A new hotel near the San Francisco Premium Outlets opened its doors last week as an emergency shelter for older and medically fragile homeless people who would otherwise have difficulty practicing social distancing.
The entire 112-room Residence Inn by Marriott Livermore at 5200 Wolf House Drive in Livermore is being leased through an agreement between Alameda County and the hotel owner, R.I. Heritage Inn of Livermore, LLC. The emergency shelter program called Operation Safer Grounds, is funded through state and federal funding sources available for COVID-19 response.
“I think it’s remarkable that we have a hotel that hasn't been open to the public yet, willing to step up to serve a fragile population,” Livermore City Councilman Robert Carling said.
Carling, who serves on the council’s Homelessness Subcommittee, said finding hotel operators willing to house homeless people has been a challenge, despite high vacancy rates, in part because some hotel operators refused to lodge people based on their housing status.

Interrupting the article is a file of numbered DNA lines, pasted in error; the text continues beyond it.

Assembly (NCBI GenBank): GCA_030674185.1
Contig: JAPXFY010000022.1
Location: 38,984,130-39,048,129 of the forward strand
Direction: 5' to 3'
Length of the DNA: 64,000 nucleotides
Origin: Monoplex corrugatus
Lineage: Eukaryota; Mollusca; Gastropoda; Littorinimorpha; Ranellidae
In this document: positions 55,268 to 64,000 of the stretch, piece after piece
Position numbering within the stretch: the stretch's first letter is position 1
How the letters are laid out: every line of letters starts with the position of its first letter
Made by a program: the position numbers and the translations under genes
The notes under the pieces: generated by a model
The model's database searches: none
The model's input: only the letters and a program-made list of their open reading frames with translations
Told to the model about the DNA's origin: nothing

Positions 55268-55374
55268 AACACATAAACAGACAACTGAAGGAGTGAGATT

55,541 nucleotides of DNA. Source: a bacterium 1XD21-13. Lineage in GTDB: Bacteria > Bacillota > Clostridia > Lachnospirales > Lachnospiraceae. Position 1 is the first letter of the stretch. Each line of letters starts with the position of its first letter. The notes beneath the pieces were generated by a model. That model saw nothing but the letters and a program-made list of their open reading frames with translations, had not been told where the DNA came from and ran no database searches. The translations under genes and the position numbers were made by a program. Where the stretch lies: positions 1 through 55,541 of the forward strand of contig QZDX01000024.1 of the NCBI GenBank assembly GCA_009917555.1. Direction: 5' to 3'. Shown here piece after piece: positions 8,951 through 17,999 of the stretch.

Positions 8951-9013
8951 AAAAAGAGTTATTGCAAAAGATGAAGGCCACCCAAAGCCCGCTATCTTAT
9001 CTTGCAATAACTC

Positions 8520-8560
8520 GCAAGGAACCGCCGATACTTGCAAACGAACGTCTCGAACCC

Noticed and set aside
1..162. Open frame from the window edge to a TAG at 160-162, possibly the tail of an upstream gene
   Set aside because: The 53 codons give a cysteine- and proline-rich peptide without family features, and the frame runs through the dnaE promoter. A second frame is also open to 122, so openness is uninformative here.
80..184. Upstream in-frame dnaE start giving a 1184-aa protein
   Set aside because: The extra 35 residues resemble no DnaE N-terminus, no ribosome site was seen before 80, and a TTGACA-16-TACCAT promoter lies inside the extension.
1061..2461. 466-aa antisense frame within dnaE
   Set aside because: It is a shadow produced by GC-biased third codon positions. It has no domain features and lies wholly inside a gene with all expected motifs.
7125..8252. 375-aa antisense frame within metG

Public health experts report that people experiencing homelessness are at high risk during the coronavirus pandemic, because they often lack access to basic hygiene facilities, are exposed to the elements, or live in congregate shelters and encampments, where social distancing isn’t possible. This can lead to further spread of COVID-19. Many also have underlying medical conditions.
The public health risk to the homeless is particularly acute in Alameda County, which was already enduring a homelessness crisis when the pandemic arrived. Alameda County’s homeless population increased by 50% to an estimated 8,000 people between 2015 and 2019, according to data from the U.S. Department of Housing and Urban Development.
The Livermore hotel is being leased as part of an ambitious statewide response to secure up to 15,000 hotel rooms and trailers as temporary shelter for homeless people during the pandemic. Since the initial rush to secure emergency shelter in the first three months of the pandemic, Gov. Gavin Newsom launched a partnership between the state and counties backed by $1.3 billion in eligible funding to acquire and rehabilitate a variety of permanent housing types for homeless Californians.